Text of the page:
Excavation, courtesy of English Heritage in 2007, has shown that the site now known as Fineshade Abbey (NGR SP973 976), probably started life as a late Bronze Age or early Iron Age ringwork, or, given the defensive nature of the site, a small hill fort.
The shallow nature of the Roman and medieval features would suggest that survival is remarkable on the southern half of the site. The complex nature of the geophysical survey shows that the whole area is covered in anomalies and remnant buildings of Roman and medieval date and it is therefore likely that Iron Age features may also have survived.
A small promontory of land in East Northamptonshire has been shown to have dominated the surrounding landscape and its occupants for at least two and a half thousand years. Following a survey of the landscape of the Priory of Fineshade and the adjacent Castle Hymel, resistivity surveys were undertaken in 2004. As a result of these surveys three evaluation trenches were excavated to the north in the area of the priory inner court and three within the castle bailey to the south.
Within the inner court the geophysical and excavation results reinforced previous findings of work carried out by Northamptonshire Archaeology in response to a planning application in 1992. These concluded that this area of the site had been extensively disturbed by the former presence of the 18th-century mansion and its gardens, together with the levelling of the site after its demolition in 1956. However, excavations in 2007 have shown that the considerable build-up of soil on the down-slope side of the site may have afforded greater protection of any remains of the priory.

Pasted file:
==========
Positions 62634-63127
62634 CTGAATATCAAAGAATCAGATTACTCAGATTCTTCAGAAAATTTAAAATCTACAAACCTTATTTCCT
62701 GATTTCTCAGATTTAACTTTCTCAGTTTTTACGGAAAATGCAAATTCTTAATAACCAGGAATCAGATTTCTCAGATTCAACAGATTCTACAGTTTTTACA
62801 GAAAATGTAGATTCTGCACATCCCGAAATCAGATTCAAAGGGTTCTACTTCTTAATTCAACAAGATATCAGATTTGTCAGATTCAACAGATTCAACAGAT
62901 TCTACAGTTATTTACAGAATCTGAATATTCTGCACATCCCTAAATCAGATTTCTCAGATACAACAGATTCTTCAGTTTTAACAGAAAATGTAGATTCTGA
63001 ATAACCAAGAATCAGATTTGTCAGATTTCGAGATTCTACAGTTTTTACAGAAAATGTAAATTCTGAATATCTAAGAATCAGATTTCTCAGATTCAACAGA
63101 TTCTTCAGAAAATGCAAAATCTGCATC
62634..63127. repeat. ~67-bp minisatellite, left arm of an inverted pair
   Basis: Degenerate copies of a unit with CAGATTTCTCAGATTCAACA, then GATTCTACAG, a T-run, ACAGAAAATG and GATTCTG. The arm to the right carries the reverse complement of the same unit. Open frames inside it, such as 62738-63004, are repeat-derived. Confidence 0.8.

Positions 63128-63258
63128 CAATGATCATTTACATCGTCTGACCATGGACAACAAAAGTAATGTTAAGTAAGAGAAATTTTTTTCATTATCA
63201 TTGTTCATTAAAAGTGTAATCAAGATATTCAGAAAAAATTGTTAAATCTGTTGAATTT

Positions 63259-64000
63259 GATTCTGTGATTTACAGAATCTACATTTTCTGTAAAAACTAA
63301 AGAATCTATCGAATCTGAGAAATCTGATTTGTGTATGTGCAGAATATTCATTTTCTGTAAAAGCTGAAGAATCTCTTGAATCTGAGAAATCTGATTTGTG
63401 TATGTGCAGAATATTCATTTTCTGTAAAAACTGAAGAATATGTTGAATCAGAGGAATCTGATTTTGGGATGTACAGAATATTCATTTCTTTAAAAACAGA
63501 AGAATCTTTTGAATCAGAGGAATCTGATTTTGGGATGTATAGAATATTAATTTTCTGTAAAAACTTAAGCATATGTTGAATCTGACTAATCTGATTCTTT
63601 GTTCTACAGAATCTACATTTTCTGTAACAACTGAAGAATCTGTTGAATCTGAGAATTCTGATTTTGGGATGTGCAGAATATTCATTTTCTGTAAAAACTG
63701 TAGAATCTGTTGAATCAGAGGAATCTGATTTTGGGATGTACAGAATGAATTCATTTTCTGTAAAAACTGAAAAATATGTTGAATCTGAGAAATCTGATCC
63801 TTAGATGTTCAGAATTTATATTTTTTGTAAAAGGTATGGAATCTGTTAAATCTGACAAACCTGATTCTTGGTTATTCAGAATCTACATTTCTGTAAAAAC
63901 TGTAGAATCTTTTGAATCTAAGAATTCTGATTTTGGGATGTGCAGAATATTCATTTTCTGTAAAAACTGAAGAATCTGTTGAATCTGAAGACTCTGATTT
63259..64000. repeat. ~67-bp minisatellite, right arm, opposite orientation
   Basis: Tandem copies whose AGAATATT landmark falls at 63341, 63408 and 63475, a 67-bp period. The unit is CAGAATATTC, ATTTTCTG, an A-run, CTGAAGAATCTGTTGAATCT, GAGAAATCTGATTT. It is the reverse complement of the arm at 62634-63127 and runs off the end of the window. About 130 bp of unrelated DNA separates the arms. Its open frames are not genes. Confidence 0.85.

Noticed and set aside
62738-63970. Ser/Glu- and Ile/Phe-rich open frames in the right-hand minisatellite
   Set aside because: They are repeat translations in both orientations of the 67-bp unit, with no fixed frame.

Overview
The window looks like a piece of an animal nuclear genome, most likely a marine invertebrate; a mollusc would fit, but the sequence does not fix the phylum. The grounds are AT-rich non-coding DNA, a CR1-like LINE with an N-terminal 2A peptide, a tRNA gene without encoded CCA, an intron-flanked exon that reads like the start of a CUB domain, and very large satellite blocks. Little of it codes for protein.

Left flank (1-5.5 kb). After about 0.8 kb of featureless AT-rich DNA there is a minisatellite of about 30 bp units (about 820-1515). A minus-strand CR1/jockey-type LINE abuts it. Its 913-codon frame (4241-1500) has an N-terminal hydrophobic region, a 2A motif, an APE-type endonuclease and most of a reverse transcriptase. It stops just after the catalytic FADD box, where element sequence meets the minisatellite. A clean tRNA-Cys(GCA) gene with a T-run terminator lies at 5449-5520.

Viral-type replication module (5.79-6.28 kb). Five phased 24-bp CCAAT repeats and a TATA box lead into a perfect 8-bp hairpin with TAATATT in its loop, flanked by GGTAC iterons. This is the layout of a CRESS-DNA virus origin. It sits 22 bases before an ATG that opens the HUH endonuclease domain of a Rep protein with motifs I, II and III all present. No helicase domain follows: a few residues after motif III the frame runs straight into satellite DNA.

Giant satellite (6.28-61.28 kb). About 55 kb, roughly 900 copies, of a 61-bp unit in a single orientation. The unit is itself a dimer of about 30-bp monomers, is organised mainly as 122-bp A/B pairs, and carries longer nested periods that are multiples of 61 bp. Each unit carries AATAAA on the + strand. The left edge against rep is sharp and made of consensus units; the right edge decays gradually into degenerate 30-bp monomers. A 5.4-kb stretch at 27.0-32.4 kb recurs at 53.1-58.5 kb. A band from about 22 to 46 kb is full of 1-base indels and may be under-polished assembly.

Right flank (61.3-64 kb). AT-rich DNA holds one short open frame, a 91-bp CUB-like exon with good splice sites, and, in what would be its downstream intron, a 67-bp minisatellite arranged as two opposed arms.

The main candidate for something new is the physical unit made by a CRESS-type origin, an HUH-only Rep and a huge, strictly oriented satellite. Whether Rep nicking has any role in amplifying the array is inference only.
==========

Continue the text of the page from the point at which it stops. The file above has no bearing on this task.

The castle ringwork and bailey has seen much degradation over the centuries, perhaps in the period of the priory and certainly in the post-Dissolution period by the removal of part of the ringwork to create a vista for the later house and also the levelling of part of the interior for the construction of the stable block of 1884. A trench across a remaining section of the bank to investigate its construction exposed the remains of a lime kiln of Roman type. Radiocarbon dating of charcoal from the front of the kiln produced a date of AD 125-225. Previous excavations of the site have provided widespread evidence of Roman occupation of the area within and around the castle. The discovery of a lime kiln, set into the bank, has shown that the Roman building and the later Norman castle sited here were taking advantage of an already existing earthwork dating to the early Iron Age.
Northamptonshire Archaeology 38, 2015, 177-194. From Hillfort to Mansion: Excavations at Fineshade Abbey. Gill Johnston and Burl Bellamy.